I heartily concurred with that thought. “That’ll help the readers get right into my head, they’ll have to imagine things the same way I do.”

Nancy continues to help me shape my writing for the better, and you can get a sneak peek of a short chapter online now: Just complete the form here.

And stay tuned, there’s more to come.




Mondays with Mike: Real life comes calling

February 27, 20173 CommentsPosted in Mike Knezovich, Mondays with Mike, parenting a child with special needs, politics

As many of you know, our son Gus lives in a group home in Wisconsin that is operated by Bethesda Lutheran Communities. Gus is developmentally disabled, and he lives with three other developmentally disabled men in a yellow ranch home in a bucolic little burg called Watertown.

Beth, Gus, and the late, great Flo hanging out in his room.

Some terrific people have cared for Gus and his pals. A lot of them, over time, given that the turnover is pretty high. Which is sort of a problem but also, given how difficult the job is, an understandable one.

And the low pay doesn’t help the case a lot. Still, even though the names and faces change, we always feel like the salt-of-the-earth Packer, Badger, and Brewers fans do right by our Gus.

And we have, since he moved up there, felt lucky and grateful to have found a good place for him. We wish he lived closer, but Illinois—a relatively wealthy state—has always been abysmal when it comes to services for people like Gus. I put that down to a lot of things, including what I’d call the corruption tax. That is, resources that could go toward things like solid safe group homes and services for developmentally disabled people are essentially wasted on corrupt contracts, employing well-connected hacks, etc.

States like Minnesota and Wisconsin have always stood in stark contrast to Illinois in terms of their politics—Illinois hardly shining by comparison. It’s no accident that Gus ended up in Wisconsin in his adulthood.

But we got some bad news the other day—Bethesda is closing four homes in the Milwaukee area. I learned about it from a woman, with whom I served on the parent league board. Her daughter is in one of the homes to be closed. (Gus’ home is not affected by this closing.)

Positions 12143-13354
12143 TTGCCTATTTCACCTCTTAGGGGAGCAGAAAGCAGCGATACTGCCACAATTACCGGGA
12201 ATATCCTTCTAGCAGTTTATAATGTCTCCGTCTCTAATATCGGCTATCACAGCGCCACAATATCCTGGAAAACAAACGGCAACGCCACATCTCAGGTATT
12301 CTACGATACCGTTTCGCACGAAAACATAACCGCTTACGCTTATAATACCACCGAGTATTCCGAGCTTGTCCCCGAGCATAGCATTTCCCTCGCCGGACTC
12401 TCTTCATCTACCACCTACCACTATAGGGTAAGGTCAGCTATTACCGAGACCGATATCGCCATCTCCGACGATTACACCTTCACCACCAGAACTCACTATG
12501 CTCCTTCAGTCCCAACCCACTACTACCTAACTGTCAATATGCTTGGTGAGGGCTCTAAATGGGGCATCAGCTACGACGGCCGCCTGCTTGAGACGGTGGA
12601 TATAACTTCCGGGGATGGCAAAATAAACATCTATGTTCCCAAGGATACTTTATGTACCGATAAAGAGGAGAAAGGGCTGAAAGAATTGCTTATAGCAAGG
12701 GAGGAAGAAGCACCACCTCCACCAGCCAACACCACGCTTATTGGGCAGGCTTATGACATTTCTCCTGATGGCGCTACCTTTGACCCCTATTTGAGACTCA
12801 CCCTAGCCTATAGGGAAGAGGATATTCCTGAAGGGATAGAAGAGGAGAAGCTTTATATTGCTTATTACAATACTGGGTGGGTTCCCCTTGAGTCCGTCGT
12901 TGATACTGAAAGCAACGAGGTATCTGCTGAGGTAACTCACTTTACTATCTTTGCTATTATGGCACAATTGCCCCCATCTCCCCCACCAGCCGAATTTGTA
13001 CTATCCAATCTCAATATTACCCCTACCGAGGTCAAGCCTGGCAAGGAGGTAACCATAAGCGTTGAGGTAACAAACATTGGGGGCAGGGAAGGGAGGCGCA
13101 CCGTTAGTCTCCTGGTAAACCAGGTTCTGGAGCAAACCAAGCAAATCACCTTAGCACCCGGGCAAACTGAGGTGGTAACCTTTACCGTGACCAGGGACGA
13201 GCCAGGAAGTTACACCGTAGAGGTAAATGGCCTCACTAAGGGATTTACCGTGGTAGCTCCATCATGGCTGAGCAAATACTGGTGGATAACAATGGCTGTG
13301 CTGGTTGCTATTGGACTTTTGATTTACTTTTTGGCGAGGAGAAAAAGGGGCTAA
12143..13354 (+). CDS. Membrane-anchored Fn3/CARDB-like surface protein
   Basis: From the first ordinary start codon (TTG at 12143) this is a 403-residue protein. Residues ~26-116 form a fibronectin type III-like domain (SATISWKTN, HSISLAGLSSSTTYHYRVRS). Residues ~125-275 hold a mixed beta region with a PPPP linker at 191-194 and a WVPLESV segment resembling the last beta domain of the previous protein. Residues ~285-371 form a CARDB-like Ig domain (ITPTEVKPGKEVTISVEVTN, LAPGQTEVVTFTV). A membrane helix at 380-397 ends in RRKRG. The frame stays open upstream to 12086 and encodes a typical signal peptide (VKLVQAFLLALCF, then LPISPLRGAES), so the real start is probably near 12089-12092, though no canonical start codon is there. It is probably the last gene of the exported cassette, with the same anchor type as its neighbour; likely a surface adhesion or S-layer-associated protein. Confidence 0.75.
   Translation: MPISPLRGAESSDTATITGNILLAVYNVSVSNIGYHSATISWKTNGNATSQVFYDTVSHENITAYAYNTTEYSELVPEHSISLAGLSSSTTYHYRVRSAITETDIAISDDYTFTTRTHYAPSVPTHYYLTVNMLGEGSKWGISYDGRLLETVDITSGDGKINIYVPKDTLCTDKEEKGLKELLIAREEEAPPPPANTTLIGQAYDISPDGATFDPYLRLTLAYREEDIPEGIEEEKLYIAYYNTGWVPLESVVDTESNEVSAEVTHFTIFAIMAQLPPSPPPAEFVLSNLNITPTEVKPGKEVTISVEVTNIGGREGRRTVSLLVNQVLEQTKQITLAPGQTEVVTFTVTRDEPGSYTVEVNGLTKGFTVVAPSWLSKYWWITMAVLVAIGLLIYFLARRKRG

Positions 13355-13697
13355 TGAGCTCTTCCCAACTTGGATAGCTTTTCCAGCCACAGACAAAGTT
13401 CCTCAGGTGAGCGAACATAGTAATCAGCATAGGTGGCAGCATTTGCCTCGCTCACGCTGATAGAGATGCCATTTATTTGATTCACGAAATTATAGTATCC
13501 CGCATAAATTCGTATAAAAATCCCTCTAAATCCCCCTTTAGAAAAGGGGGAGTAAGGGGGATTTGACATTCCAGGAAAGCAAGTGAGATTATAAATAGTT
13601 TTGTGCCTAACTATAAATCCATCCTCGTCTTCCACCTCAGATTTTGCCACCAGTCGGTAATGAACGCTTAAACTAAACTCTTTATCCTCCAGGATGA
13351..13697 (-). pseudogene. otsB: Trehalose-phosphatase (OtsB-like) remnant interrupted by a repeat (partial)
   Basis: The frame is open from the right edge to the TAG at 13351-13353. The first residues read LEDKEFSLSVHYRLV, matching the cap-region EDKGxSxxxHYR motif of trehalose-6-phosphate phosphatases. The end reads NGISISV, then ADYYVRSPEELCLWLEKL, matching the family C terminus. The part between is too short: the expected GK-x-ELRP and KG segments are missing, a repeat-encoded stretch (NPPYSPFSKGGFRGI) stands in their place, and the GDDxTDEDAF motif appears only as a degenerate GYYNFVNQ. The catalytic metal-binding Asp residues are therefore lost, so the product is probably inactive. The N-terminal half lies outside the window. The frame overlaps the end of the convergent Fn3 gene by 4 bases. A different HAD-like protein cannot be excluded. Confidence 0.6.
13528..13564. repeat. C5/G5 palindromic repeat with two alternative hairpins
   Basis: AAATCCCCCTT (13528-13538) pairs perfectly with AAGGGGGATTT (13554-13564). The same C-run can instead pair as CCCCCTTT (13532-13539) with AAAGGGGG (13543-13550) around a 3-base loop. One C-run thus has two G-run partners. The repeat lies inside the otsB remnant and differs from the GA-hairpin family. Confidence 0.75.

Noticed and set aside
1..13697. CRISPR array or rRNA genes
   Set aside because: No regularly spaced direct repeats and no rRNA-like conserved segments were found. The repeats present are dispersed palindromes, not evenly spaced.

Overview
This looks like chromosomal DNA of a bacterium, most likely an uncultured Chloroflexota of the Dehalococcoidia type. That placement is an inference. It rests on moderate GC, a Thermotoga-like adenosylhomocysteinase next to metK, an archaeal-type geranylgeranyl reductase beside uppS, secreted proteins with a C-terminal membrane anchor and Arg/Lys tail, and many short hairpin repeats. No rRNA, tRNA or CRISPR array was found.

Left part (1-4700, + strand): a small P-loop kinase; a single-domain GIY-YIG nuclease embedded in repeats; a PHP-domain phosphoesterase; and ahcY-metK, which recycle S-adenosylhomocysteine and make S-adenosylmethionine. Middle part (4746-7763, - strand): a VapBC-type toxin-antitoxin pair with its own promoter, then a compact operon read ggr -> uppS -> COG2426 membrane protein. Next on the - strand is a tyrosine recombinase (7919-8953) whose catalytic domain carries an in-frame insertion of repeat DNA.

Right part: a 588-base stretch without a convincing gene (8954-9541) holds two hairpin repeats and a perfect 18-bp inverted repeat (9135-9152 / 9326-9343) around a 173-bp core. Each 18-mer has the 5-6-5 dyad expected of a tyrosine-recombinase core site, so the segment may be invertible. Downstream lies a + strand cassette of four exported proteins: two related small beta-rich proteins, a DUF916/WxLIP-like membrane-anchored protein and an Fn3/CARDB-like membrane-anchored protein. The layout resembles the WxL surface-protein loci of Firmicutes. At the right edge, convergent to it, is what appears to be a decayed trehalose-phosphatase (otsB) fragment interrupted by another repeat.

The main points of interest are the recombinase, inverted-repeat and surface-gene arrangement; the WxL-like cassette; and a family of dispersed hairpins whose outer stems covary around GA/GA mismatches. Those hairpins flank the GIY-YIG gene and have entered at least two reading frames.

The good news is that Bethesda has worked to find placement for the residents of her daughter’s home—they are moving together to a home operated by a different organization, that’s relatively close by.

Still, it’s sobering. A TV news story on the closings stressed that a shortfall of donations is to blame. I’m doing a little research on that, but meantime, I’m quite sure that’s not the only reason. The state’s reimbursements to operators of group homes are woefully low—they have been for years, and apparently, in Milwaukee, push has come to shove.

The funding issue is pretty complicated, a little too much to try to wrestle with in a blog post.

But, in the meantime, it’s worth remembering that for all the Sturm and Drang in the news and on our Facebook pages, there are real consequences to public policy. I’m pretty sure we all agree that we can do better.


A new look at Fifty Couples Over Fifty

February 25, 20175 CommentsPosted in careers/jobs for people who are blind, guest blog, memoir writing

A writer in my Monday memoir class named Hugh wrote an essay about a very cool photography exhibit his wife Bobbe Wolf  put together. Fifty Couples Over Fifty is a series of pictures she took of couples she knew decades ago. An updated version is on exhibit again now — I’ll let Hugh explain the rest:

by Hugh Brodke

Twenty-five years ago Bobbe put together a photo series entitled Fifty Couples Over Fifty. It started out as just a group of photos of our friends and gradually took shape as a well-structured project recording many people who were part of our lives. Some of the couples were long-time friends and some were new. Some of the couples had been together many years and others were fairly recent.

One of Bobbe’s couples: The late, great Bud Lifton and his wife Carol Rosofsky.

A significant feature of the project was that Bobbe also interviewed and recorded the couple, asking them a variety of questions about their relationship and their hopes and expectations for the future. While I wasn’t present for the sittings or the interviews (I would clearly have been a distraction) Bobbe and I listened to the recordings together and picked out a short quote that could be printed on the mat for each picture. Bobbe and I were not yet married then, and we joked that the comments of these couples could be our pre-marital counseling for how to have a successful partnership.